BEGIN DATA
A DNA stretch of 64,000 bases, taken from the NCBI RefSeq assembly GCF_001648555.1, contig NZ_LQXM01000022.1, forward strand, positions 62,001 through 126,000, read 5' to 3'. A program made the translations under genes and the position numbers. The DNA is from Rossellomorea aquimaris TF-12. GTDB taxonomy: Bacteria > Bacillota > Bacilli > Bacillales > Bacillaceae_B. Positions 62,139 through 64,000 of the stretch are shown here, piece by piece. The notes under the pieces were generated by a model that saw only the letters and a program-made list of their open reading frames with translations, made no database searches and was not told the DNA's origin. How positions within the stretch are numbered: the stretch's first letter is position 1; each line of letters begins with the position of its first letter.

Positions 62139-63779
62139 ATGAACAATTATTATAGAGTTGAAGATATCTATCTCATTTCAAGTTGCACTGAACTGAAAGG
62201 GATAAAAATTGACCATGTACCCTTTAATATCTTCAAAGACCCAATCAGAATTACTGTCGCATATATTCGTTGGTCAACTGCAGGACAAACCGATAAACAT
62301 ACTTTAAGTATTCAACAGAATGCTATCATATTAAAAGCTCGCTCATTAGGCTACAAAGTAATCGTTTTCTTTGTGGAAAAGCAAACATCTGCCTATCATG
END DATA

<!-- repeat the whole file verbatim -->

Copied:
A DNA stretch of 64,000 bases, taken from the NCBI RefSeq assembly GCF_001648555.1, contig NZ_LQXM01000022.1, forward strand, positions 62,001 through 126,000, read 5' to 3'. A program made the translations under genes and the position numbers. The DNA is from Rossellomorea aquimaris TF-12. GTDB taxonomy: Bacteria > Bacillota > Bacilli > Bacillales > Bacillaceae_B. Positions 62,139 through 64,000 of the stretch are shown here, piece by piece. The notes under the pieces were generated by a model that saw only the letters and a program-made list of their open reading frames with translations, made no database searches and was not told the DNA's origin. How positions within the stretch are numbered: the stretch's first letter is position 1; each line of letters begins with the position of its first letter.

Positions 62139-63779
62139 ATGAACAATTATTATAGAGTTGAAGATATCTATCTCATTTCAAGTTGCACTGAACTGAAAGG
62201 GATAAAAATTGACCATGTACCCTTTAATATCTTCAAAGACCCAATCAGAATTACTGTCGCATATATTCGTTGGTCAACTGCAGGACAAACCGATAAACAT
62301 ACTTTAAGTATTCAACAGAATGCTATCATATTAAAAGCTCGCTCATTAGGCTACAAAGTAATCGTTTTCTTTGTGGAAAAGCAAACATCTGCCTATCATG